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Elon Musk is Twitter's new philosopher king. It's not looking promising.

How Elon Musk's college dorm room views on free speech are going to wreck Twitter.
Photo illustration: Elon Musk wearing robes, holding up the Twitter logo with the hand and a blue book in his right hand.
Anjali Nair / MSNBC; Getty Images

Tesla CEO Elon Musk, whose takeover bid for Twitter was accepted Monday, has been regularly tweeting out ideas pertaining to “free speech” over the past few days.

These lofty tweets, interspersed between jokes and memes on his chaotic timeline, now carry significant weight: They’re likely signals of how the megabillionaire plans to try to reform the social media site should he close the deal.

And they are … not promising.

Musk is essentially now in the position of a philosopher king whose aphorisms and stated principles could have the power to single-handedly reshape one of the most influential public squares on the internet. The picture emerging from these tweets is that he hasn’t really thought through the complex dilemmas that he will have to tackle while overseeing the company. And he’s going about it in a way that’s likely to demoralize the very people who would help him enact any vision he has.

Here are a few thoughts on some of his most notable recent tweets.

Tweet #1: Musk’s first stab at defining what he means by free speech raises many more questions than it answers, starting with the question of matching the law.

Twitter is a corporation that has users all over the world, many of whom reside in countries which have vastly different and, at times, diametrically opposed, rules on speech. Does Musk intend to comply with the different rules of authoritarian governments that sharply limit free speech, and the European Union’s newly passed policy requirements for social media platforms, including moderation and open algorithms? If so, how? Would complying with some authoritarian state rules not conflict with his earlier position of refusing to block Russian news sources through his Starlink satellite broadband service because he’s a “free speech absolutist”?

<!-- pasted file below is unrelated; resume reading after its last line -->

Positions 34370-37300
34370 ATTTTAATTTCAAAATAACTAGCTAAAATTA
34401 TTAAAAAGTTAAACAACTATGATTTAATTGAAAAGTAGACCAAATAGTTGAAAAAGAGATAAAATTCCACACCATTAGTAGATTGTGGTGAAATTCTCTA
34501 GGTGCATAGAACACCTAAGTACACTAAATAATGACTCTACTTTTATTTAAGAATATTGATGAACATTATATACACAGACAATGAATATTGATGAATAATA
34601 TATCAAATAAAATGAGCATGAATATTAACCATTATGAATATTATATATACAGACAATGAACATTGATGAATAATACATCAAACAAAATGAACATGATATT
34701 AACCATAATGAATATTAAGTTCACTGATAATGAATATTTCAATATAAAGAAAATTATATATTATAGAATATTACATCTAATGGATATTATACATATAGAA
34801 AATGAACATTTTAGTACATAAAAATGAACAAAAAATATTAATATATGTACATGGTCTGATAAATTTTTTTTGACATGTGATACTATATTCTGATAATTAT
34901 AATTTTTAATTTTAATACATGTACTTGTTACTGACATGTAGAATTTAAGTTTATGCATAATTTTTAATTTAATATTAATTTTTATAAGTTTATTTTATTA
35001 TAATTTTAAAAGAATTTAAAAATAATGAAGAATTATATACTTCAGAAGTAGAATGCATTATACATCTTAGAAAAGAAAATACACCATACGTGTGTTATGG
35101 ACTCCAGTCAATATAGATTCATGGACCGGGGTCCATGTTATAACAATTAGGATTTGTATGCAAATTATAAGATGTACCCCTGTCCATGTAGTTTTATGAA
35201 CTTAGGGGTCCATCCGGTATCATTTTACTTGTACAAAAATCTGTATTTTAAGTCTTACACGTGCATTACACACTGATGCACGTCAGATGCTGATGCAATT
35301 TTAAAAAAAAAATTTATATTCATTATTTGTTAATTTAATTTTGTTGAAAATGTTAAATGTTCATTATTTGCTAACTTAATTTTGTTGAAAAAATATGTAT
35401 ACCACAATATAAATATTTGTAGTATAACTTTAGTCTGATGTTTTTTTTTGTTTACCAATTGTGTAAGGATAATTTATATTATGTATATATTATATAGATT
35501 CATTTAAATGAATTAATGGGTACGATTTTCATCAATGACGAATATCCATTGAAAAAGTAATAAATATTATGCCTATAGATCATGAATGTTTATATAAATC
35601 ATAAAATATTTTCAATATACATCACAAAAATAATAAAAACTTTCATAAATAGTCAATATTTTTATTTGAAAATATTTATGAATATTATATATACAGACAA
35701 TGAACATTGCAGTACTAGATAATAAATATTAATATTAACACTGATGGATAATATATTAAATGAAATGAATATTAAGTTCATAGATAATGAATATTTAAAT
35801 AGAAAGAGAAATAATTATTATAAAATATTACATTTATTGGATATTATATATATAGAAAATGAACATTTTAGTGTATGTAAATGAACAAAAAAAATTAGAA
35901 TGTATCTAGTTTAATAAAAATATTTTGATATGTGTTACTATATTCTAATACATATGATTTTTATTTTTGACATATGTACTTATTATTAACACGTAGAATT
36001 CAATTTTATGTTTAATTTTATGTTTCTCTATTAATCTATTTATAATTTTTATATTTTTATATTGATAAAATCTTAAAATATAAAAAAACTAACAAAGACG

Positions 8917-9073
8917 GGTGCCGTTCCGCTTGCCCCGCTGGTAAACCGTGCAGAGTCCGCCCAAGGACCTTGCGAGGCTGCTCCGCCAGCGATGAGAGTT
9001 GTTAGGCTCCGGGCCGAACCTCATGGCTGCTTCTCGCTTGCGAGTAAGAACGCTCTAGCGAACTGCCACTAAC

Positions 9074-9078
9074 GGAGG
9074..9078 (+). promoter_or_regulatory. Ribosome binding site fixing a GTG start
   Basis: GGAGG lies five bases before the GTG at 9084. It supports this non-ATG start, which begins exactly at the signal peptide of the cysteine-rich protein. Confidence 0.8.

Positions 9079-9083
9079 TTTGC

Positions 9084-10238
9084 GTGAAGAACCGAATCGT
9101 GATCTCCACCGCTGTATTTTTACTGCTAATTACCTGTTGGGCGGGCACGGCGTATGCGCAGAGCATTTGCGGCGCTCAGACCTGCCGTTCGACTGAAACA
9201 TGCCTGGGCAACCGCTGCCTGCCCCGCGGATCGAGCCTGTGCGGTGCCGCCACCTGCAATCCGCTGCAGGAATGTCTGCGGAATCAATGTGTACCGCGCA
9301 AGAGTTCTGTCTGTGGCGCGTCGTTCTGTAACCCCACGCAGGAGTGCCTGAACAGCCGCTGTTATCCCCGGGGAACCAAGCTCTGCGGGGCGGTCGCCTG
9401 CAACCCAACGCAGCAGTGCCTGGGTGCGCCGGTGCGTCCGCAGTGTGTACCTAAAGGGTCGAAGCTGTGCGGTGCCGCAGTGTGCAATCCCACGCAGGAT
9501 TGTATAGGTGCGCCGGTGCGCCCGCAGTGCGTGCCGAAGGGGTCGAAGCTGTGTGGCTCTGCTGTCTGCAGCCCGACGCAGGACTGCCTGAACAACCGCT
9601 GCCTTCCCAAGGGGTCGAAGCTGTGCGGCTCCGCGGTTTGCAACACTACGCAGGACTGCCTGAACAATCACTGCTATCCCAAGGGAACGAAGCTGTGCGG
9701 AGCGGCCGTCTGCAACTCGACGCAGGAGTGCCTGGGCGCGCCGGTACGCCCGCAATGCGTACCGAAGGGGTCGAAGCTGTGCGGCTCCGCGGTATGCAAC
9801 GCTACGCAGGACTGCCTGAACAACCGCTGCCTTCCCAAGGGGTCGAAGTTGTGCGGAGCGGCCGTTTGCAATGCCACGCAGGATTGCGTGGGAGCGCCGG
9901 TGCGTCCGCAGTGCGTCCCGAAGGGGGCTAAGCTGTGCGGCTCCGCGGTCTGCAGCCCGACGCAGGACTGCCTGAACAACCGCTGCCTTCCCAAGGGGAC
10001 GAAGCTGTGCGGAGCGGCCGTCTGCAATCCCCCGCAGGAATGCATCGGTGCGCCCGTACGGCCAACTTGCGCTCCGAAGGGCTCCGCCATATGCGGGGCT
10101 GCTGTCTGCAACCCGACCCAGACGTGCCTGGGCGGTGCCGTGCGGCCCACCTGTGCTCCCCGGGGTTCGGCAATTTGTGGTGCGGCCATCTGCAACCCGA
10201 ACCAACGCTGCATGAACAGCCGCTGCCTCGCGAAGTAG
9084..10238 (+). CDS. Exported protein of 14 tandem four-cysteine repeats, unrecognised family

This is to say nothing of the obvious fallacy that laws on speech in a country reflect “the will of the people.” Twitter operates in non-democracies and semi-democracies where the public has little to no input on the law; and the most robust democracies in the world are currently struggling to play catch-up with new speech challenges posed by the internet. This is not the clarifying principle Musk seems to think it is.

Then there is the issue of Musk introducing a principle that could render Twitter entirely unusable. Twitter already “matches” U.S. law in that its content moderation is protected by the First Amendment. What Musk seems to be implying, based on his other comments that Twitter’s content moderation is overly suppressive, is that he envisions Twitter as a place where anything that isn’t currently illegal under U.S. law flies. But does Musk, a tech executive who seems to care a great deal about products that work well, appreciate what that might mean for the usability of Twitter?

As NBC News’ Ben Collins, a reporter who covers disinformation and extremism, has pointed out, social media platforms and online forums that have sought to be entirely unregulated have often been swamped by bot networks, spammers, extremist harassers, purveyors of child pornography (which is illegal, but bound to surface in spaces that are unregulated) and all kinds of vicious bigots who aim to intimidate users. “Moderation is different than free speech. Moderation is hard — it’s extremely hard,” Collins explained in a segment on Rachel Maddow’s show recently. “In fact it’s an art, not a science.” Using the example of Tik Tok taking down a video in which a kid trying to make slime accidentally made napalm, he explained how social media sites constantly have to make unexpected judgment calls on taking down material that isn’t necessarily illegal but does cross a red line for safety of users or to make a space functional. There's a good chance Musk has his own red lines too.